Figure 2: A Hertzsprung-Russell diagram illustrating the evolution of three different post-CEE models. The solid line (1) is that of a very late hot flasher which forms a hot, helium-rich hot subdwarf, the dashed line (3) is an early late hot flasher which forms a cooler, hydrogen rich hot subdwarf, and the dotted line (2) is a model which flashes at an intermediate time after the CEE and forms a hydrogen-rich, intermediate temperature hot subdwarf.

The effects of these flashes can be seen in Fig. 3, where the time evolution of hydrogen and helium luminosity are plotted, along with surface helium mass fraction. This reveals that model 3, which underwent the common-envelope ejection with a smaller core mass, takes more time to ignite helium. However when it does, it also has a large hydrogen shell flash which burns some of the residual hydrogen envelope and also drives a significant amount of convective mixing which further depletes the surface of hydrogen, and results in the formation of helium-rich models. Another notable result that can be seen in Fig. 3 is that, at the point of reaching the zero-age horizontal branch, the surface helium abundance of models which include diffusion is still in a decline and is yet to reach an equilibrium value. Therefore the expected values of the surface helium mass fraction, , for hot subdwarfs which are more evolved will be lower than the abundances found in these simulations. Further analysis of an individual example is carried out in Section 3.5.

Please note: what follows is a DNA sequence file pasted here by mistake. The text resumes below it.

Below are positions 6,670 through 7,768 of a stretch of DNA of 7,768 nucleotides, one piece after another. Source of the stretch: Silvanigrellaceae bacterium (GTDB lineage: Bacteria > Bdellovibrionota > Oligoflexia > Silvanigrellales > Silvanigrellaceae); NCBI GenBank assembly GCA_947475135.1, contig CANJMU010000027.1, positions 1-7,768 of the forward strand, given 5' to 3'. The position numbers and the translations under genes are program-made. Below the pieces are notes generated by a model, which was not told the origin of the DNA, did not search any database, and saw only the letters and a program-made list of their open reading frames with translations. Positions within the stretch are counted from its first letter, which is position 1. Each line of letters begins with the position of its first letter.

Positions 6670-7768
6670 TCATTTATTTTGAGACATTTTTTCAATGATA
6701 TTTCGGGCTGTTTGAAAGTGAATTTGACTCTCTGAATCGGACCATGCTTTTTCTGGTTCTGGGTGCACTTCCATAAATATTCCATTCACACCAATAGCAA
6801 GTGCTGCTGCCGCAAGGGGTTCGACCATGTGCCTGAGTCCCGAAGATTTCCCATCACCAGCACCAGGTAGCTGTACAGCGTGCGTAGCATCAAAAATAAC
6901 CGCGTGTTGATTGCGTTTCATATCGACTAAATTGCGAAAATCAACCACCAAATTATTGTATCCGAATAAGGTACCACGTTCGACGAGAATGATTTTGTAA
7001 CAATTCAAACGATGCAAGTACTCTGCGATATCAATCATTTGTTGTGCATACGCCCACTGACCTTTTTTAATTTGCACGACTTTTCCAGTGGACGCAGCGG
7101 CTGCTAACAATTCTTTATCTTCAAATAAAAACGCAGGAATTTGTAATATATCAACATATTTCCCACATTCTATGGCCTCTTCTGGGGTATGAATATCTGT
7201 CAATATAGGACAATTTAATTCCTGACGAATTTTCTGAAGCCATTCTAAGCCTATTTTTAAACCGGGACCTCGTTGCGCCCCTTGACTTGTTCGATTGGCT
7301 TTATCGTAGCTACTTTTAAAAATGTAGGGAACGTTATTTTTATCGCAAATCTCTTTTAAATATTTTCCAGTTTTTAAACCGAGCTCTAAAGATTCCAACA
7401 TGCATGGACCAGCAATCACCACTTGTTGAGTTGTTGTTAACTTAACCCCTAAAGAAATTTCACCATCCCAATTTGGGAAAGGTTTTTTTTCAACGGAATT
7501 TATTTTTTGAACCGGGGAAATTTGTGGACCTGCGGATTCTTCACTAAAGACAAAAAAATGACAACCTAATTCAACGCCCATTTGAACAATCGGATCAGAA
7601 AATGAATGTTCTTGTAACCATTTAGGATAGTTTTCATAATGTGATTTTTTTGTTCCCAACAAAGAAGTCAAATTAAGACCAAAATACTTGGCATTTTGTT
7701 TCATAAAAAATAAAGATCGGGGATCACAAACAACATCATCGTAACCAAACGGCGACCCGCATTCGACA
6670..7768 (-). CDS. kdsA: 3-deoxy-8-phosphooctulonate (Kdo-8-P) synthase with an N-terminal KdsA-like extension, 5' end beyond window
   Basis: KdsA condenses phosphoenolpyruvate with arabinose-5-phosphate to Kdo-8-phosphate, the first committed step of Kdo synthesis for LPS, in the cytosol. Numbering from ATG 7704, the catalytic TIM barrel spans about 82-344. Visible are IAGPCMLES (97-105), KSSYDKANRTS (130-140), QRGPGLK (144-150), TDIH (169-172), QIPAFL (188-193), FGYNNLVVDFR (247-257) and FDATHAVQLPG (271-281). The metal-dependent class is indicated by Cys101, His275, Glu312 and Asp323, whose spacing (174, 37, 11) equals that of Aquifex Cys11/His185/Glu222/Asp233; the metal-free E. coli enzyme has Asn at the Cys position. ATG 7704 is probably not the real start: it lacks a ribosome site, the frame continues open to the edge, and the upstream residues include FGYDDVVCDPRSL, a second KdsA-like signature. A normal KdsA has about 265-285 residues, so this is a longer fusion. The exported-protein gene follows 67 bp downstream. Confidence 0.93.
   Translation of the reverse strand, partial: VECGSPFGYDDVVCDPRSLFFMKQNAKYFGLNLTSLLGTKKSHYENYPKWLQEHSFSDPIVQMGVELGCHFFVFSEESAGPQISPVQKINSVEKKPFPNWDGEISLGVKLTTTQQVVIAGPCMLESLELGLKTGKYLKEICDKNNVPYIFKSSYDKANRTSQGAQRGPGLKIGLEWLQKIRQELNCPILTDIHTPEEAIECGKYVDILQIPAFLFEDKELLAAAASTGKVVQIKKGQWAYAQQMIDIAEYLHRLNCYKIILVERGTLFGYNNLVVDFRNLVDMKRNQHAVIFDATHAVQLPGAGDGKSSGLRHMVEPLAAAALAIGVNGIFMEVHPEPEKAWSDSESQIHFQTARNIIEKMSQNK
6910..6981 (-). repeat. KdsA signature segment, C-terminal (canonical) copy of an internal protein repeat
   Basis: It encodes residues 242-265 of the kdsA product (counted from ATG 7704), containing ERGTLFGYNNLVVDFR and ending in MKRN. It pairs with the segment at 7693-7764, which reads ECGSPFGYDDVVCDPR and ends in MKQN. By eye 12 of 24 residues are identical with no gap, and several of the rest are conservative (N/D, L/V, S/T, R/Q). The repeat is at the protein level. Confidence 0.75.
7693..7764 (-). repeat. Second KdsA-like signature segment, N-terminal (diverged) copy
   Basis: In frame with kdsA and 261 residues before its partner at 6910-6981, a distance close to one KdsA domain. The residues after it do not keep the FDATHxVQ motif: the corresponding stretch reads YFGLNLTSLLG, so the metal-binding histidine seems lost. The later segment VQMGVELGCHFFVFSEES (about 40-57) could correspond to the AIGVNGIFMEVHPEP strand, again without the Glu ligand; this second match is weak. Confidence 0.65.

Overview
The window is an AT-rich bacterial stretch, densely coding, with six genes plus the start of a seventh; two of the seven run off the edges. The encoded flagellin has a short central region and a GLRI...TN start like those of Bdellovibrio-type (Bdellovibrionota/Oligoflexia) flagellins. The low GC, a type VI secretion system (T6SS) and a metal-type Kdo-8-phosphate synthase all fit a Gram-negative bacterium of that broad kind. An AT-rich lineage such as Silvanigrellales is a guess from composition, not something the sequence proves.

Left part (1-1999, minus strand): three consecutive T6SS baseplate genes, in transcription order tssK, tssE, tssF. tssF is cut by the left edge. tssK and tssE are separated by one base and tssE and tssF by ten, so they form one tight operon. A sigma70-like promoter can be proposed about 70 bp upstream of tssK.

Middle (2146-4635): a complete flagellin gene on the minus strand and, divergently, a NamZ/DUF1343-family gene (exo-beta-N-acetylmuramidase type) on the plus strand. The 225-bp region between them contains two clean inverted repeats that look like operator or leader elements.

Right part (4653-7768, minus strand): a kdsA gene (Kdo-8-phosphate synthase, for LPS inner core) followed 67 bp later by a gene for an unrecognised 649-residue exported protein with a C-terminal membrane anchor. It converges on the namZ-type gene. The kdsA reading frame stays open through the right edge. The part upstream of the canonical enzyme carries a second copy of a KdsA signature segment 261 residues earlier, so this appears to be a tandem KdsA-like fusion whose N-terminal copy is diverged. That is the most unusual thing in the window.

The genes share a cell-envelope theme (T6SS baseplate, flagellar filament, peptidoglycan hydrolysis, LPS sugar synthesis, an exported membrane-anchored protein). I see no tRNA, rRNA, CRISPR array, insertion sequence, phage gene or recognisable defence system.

Figure 3: Time evolution of hydrogen luminosity, helium luminosity (both in solar units) and surface helium mass fraction from common envelope ejection up to the point of helium core ignition on the zero-age horizontal branch. The model numbers refer to the representative models indicated in previous figures. The terms basic, standard and complete refers to models with no diffusion, models with diffusion and models with diffusion and radiative levitation respectively. For the top panels, has been multiplied by 10 for clarity.

3.2 Basic models